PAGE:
Obscured by this razzle-dazzle progress is how far away we remain from “strong” or “general” AI, comparable to the intelligence of the proverbial man or woman in the street who can navigate a car, hurtle on skis down a mountain slope, carry on a conversation about pretty much any topic—often in two or more languages. That same ordinary individual might also play a variety of games, serve on a jury and plan for retirement decades in the future. Hampering our ability to design general AI is the embarrassing fact that we don't understand what we mean by “intelligence.” This lack of knowledge makes any predictions of when we will achieve strong AI fraught with uncertainty. Still, it may not be so far away. For the record, most experts believe that strong machine intelligence will arrive before the century is over, assuming current trends continue.
Superintelligence: Paths, Dangers, Strategies deals with the aftermath of that event. The book's author, Nick Bostrom, a professor of philosophy at the University of Oxford, has a background in theoretical physics and neuroscience. His scholarly work is focused on understanding and mitigating emerging risks that threaten the very survival of the human species: full-blown nuclear warfare, massive climate change, synthetic biology, nanotechnology or runaway machine intelligence. Superintelligence deals with the last. I warmly recommend the opening and the closing chapters for their enticing arguments, soaring metaphors and insightful fables. You will come away unsettled, if not downright frightened.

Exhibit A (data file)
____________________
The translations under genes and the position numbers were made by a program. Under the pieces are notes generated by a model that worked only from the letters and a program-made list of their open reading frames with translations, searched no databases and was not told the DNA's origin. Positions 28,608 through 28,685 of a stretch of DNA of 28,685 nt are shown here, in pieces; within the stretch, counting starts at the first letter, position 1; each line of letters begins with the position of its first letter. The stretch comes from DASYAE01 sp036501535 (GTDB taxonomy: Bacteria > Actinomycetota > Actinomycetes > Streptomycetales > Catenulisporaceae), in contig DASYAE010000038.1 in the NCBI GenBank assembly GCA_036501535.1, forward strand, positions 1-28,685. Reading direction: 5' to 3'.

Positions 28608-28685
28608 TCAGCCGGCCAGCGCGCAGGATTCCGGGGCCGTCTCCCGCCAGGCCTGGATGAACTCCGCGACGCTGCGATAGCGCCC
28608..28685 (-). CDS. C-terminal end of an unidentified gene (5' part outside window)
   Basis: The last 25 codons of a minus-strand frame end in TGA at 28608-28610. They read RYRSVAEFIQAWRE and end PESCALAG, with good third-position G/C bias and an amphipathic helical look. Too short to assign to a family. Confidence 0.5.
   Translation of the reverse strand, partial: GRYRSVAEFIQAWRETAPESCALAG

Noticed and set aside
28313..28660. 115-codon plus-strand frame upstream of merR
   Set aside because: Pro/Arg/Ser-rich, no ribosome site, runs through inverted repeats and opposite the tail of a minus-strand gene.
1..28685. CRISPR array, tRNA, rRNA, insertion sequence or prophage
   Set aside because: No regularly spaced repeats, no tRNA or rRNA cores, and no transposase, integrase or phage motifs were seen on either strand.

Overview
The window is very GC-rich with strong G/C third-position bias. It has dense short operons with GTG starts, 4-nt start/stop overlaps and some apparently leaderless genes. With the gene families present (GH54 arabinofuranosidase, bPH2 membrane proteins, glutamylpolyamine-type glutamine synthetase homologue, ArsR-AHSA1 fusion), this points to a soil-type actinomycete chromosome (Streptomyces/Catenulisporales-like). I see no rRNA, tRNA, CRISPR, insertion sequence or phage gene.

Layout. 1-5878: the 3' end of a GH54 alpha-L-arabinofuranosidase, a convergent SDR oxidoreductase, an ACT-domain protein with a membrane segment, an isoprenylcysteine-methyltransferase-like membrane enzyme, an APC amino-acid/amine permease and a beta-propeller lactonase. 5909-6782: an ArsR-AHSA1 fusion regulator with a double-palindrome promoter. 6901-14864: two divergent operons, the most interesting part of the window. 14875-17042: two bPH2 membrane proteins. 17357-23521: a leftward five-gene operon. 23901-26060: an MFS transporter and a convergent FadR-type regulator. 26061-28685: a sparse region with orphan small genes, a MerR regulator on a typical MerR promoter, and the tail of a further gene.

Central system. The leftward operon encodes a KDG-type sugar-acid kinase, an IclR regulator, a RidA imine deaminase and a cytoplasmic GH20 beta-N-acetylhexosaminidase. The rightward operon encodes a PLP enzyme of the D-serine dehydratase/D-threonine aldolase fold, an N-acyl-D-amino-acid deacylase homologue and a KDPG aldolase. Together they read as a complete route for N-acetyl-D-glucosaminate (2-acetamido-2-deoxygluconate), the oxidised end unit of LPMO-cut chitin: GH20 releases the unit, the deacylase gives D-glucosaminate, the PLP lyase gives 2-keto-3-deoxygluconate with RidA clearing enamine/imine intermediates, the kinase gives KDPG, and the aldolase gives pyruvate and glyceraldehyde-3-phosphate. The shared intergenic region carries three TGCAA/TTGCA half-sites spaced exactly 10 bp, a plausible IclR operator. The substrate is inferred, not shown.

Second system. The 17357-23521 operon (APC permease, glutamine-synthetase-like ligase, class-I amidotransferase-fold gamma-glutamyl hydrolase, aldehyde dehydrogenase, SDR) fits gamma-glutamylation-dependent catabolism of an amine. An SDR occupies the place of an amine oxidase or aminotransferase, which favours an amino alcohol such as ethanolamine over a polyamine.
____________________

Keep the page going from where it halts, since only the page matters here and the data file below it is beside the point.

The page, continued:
The distribution of human intelligence across any representative population is bell-shaped, with the feebleminded at one end and the geniuses at the other. But there is no natural law that stipulates that humans as a group are as intelligent as they could be in an ideal world. Indeed, Homo sapiens is plagued by superstitions and short-term thinking (just watch politicians, many drawn from our elites, to whom we entrust our long-term future). To state the obvious, humanity's ability to calmly reason—its capacity to plan and build unperturbed by emotion (in short, our intelligence)—can improve. Indeed, it is entirely possible that over the past century, average intelligence has increased somewhat, with improved access to good nutrition and stimulating environments early in childhood, when the brain is maturing.
And what is true of the biological variety should also be true of its artificial counterpart. There is no discernible principle that would prevent emergence of an AI that is more intelligent than the average person or even any person alive. Indeed, given the competition among the various organizations capable of designing AI systems—mainly national governments and private corporations—their engineers will design ever smarter machines that outperform opponents, whether human or cyborg, and maximize their own gain. This is likely to involve the ability of machines to self-improve by trial and error and by reprogramming their own code. What might happen when machines start to boost their own intelligence was first pointed out by mathematician Irving John Good in a memorable passage in 1965:
Let an ultraintelligent machine be defined as a machine that can far surpass all the intellectual activities of any man however clever. Since the design of machines is one of these intellectual activities, an ultraintelligent machine could design even better machines; there would then unquestionably be an “intelligence explosion,” and the intelligence of man would be left far behind…. Thus the first ultraintelligent machine is the last invention that man need ever make, provided that the machine is docile enough to tell us how to keep it under control.